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It’s a strange experience watching someone have half their foot shaved off with a scalpel. Even stranger to be 2ft away with a hi-def camera filming it and seeing it all happen in ultra-tight close-up. Stranger still to know that none of the patients is taking painkillers. Strangest of all, that none of them seem to mind.

Which is more than I can say for the rest of us, spectating. The environment is horrendous. Blood, pus and skinflake sodden rags thrown into dirty buckets of water filled with a liquid resembling milkless tea.

Light bursts through the small windows of the dark operating theatre in vampire-killing shafts of light that illuminate thousands of whirling snowflakes of skin and dust. I’m not the only person in the room who wishes he had something over his mouth. In such cases it is traditional to breathe through one’s nose instead, for it is a truth universally acknowledged, that air travelling through the nose carries no germs.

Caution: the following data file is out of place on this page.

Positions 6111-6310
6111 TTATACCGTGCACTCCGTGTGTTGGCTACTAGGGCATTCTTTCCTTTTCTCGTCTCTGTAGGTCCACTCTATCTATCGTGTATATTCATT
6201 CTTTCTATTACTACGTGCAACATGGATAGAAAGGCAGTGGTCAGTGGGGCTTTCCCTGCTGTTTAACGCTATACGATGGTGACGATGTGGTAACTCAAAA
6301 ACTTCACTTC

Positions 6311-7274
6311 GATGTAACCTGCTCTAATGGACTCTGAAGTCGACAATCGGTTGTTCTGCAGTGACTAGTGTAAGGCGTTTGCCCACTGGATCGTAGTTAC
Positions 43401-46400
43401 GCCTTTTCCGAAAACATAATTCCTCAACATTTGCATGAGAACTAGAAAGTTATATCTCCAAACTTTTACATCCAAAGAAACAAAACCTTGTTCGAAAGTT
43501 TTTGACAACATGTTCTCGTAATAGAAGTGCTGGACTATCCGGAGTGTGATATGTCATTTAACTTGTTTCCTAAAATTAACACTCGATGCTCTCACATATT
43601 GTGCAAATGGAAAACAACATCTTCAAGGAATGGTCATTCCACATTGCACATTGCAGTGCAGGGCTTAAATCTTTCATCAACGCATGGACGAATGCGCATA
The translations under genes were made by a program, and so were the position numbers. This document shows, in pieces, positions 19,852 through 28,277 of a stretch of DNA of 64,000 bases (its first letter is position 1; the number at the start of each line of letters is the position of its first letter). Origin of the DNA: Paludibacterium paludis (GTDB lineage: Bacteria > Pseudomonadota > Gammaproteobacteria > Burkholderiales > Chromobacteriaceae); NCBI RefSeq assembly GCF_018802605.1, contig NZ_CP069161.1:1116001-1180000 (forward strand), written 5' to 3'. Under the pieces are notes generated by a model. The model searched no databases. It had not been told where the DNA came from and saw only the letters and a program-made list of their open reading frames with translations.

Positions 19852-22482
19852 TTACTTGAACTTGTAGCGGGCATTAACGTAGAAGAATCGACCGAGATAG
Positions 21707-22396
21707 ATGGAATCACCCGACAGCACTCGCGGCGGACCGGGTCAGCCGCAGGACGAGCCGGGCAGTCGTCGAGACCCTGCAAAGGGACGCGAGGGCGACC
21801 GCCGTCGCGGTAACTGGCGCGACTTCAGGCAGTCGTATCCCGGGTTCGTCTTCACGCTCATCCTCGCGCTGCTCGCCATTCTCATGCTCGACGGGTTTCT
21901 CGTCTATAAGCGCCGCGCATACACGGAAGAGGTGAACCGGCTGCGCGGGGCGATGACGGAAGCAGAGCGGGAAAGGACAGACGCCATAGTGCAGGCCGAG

The air reeks of weak disinfectant.  The staff line people up 3 at a time. All the patients are swaddled in poor clothing bordering on rags.  All, bar one younger man with a moustache, eyeing us with curiosity, are staring blankly into the distance.

He grins at me. He is wearing a yellow cotton shirt. It seems incredible that he manages a smile. It is his foot being shaved.  His foot looks like a grotesque ham – the kind that that cartoon characters hold by the bone and munch like sweetcorn.

Just like the ham, the end of his foot is a giant open wound, showing off gelatinous red muscle. He has lost his toes. The skin that has died around the wound needs to be sliced off with the scalpel. He continues to stare at me as another slice, falls to the ground.

None of the other patients acknowledge us. It is as if a visiting group of UK tourists is merely an occupational hazard – part of the stigma-laden process of getting free treatment for their leprosy related conditions.

We are in the Leprosy Mission International Hospital in Shadhara, New Delhi and we are being given a guided tour of the operating theatre by the head nurse.